Germs: Here, There, and Everywhere

Germophobes and hypochondriacs should stop reading right here because today’s column is a Cook’s tour of the many common places where pathogens and other disgusting bugs can be found. Some of them are in your home. Consider the lowly shower curtain. A San Diego State University study discovered a variety of potentially pathogenic microbes growing on shower curtains. This comes as no surprise to anyone who has lived in a college dorm, but the study suggests shower curtains might be a possible route of infection for people with weakened immune systems. Warm water, protein-rich shampoos and soaps, and a menagerie of microbes from skin, hair and water pipes could be the ingredients needed to build large populations of persistent germs. The study authors recommended glass shower doors or regular replacement of shower curtains. Hot tubs and whirlpools are other potential sources of bacteria that can cause skin rashes and respiratory infections. Researchers at Texas A&M found that a teaspoon of typical hot-tub water contained about 2.2 million bacteria. One particular bug, Mycobacterium avium, has been linked to a condition called “hot-tub lung.” Last year, Norm Pace, a well-known microbiologist, found M. avium accounted for more than one third of the bacteria in hot-tub water and 80% of the bacteria in the misty air above the water. Other potential hot-tub party animals include Pseudomonas and Legionella bacteria, numerous fungi, and fecal E. coli. Then there is the ubiquitous cell phone. When it’s not blaring out show tunes at inappropriate times, it may be quietly harboring a bacterium called, Acintobacter baumannii. It is a tough little bug that can persist for weeks on inanimate surfaces. A few years ago, an Israeli doctor studied some of his hospital colleagues and their cell phones. He found 12% of their cell


phones and 24% of their hands where contaminated with antibiotic-resistant strains of A. baumannii. Dr. Gilad, the study author, said cell phones might play a role in the transfer of drugresistant bacteria to hospital patients. It might be possible to ban cell phones from certain places, but what about computer keyboards. Various types of bacteria can survive for many hours on keyboards. A study of hospital computer keyboards in Chicago found three different types of dangerous bacteria able to persist on keyboards and contaminate gloved and ungloved hands. ICU and burn unit keyboards also were contaminated with A. baumannii. Chicago epidemiologist Gary Noskin told Reuters the best defense against keyboard contamination was frequent hand washing. What about contaminated feet? Some nail salons recently have been identified as sources of nail infections, athlete’s foot, staph infections, and other types of skin infections. In 2000, the Centers for Disease Control and Prevention investigated a California outbreak that affected 100 women. The culprit was a whirlpool footbath contaminated with a cousin of the tuberculosis bacterium. These bacteria cause boils and skin ulcers, and the infections often take months to clear up. Interestingly, one way to reduce the risk of infection—aside from avoiding footbaths— is not to shave your legs before the appointment. Nicks and cuts can provide easy entry for bacteria. I don’t like wearing neckties, and Steve Nurkin at New York Hospital Medical Center recently gave the tieless another excuse to remain so. He found that half the neckties of healthcare workers were contaminated with potentially pathogenic bacteria. Ties have always been good for catching crumbs and coffee drips, dangling into salad bars and office equipment, and reducing blood flow to the heads of overweight executives, but now they may be transferring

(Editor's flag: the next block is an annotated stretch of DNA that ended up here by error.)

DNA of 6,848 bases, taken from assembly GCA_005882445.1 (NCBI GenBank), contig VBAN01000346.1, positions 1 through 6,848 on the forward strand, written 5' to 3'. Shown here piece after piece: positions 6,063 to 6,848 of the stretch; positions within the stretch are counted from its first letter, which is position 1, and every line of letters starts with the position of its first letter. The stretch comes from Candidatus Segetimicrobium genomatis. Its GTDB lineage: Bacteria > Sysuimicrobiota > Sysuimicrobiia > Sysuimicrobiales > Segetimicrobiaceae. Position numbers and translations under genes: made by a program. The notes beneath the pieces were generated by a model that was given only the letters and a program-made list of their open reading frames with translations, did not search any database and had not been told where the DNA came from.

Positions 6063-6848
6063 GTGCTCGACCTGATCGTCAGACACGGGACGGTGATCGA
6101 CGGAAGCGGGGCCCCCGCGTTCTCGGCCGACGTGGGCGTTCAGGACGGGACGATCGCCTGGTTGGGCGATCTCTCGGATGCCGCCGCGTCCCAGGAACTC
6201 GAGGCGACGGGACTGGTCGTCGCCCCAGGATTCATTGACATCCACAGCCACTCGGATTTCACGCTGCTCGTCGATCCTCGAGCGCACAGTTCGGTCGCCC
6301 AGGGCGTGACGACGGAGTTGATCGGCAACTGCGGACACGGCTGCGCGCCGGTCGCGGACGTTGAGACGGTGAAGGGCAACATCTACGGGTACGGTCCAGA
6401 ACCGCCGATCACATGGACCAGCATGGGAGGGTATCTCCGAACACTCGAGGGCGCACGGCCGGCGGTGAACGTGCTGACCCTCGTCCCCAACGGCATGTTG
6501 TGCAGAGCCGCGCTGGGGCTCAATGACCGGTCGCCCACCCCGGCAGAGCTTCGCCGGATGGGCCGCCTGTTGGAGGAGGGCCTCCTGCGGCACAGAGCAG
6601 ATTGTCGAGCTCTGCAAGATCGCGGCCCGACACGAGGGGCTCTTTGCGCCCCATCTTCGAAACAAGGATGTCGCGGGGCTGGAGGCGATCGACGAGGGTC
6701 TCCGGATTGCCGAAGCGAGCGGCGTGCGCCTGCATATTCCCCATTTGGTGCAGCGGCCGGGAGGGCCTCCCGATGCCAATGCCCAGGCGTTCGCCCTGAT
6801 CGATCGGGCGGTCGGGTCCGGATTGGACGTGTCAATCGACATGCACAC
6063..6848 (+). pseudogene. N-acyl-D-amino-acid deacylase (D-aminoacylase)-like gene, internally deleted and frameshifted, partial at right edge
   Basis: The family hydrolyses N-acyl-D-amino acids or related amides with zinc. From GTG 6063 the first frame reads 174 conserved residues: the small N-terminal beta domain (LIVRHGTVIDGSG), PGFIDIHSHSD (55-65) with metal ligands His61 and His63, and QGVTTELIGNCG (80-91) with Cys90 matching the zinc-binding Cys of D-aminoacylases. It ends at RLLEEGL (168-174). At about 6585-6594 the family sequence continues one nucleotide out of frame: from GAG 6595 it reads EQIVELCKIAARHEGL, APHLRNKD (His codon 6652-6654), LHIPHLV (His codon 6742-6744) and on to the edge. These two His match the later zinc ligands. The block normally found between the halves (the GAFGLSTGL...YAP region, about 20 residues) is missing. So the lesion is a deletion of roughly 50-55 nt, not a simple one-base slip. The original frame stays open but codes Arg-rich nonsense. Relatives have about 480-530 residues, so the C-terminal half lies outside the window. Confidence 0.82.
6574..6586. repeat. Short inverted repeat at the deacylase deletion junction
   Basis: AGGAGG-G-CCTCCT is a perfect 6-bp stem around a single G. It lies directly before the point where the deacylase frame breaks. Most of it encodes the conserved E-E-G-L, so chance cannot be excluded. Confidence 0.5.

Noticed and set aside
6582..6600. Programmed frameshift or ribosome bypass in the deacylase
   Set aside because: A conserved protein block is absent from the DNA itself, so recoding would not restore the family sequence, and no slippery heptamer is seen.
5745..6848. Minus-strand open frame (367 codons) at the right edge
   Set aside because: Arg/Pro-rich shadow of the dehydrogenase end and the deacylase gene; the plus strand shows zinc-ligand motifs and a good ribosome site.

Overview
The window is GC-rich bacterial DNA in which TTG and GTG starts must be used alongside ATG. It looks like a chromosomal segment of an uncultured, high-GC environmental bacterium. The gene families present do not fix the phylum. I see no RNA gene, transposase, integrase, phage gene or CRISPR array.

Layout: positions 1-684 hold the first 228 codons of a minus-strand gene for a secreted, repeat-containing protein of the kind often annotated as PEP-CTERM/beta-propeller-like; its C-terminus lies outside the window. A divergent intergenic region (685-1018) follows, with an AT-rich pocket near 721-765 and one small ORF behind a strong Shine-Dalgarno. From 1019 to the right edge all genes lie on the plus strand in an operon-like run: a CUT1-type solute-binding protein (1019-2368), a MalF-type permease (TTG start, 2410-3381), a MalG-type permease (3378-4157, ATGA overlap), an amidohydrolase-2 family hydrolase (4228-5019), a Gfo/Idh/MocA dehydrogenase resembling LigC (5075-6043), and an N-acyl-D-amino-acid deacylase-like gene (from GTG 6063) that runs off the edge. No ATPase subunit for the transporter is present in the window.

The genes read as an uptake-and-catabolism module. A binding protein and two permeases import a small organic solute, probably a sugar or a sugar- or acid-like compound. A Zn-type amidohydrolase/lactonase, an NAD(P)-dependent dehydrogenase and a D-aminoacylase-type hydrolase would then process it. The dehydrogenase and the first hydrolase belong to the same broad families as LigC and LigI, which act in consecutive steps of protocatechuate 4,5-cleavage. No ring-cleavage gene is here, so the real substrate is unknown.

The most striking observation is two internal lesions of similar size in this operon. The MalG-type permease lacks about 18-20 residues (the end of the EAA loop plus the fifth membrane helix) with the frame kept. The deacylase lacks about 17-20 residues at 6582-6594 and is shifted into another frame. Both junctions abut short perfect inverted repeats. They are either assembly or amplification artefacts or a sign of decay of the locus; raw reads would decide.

bacteria to patients as tie-wearing physicians make their rounds. This may not be a serious public health threat, but it could be good news for bowtie sales. If your mother ever warned you about playing in the mud she was probably thinking about the mess and not the microbe. In Australia a few years ago, a “mud football” competition sent 26 people to the emergency room with infected skin abrasions and pustules. A waterborne pathogen called Aeromonas was isolated from the muddy patients. In American football, where mud is optional, abrasions from turf have led to skin abscesses from drug-resistant staph. In 2003, eight such infections occurred among St. Louis Rams players. The same bacteria also were found in the team’s whirlpools. If you feel the urge to run to the grocery store to stock up on bleach, soap, and disinfectants, you should watch out for the shopping cart handles. According to the Korea Consumer Protection Board the cart handles have about 1,100 bacteria per square centimeter. The Board also sampled bus hand straps, bathroom doorknobs, elevator buttons, and computer mice and keyboards. Suffice to say, the phrase, “germ-free,” should not be tossed about lightly. Few things are germ-free. And maybe that’s good. The “hygiene hypothesis” suggests that early and frequent exposure to germs primes the immune system, and reduces the chances of developing aberrant immune responses such as allergies. The polio epidemics of the early 20th century, for example, and increases in asthma and hay fever in industrialized countries are thought to be due to a combination of improved sanitation and under exposed immune systems. Too clean or not too clean? That is the question. Go wash your hands while you’re thinking about the answer.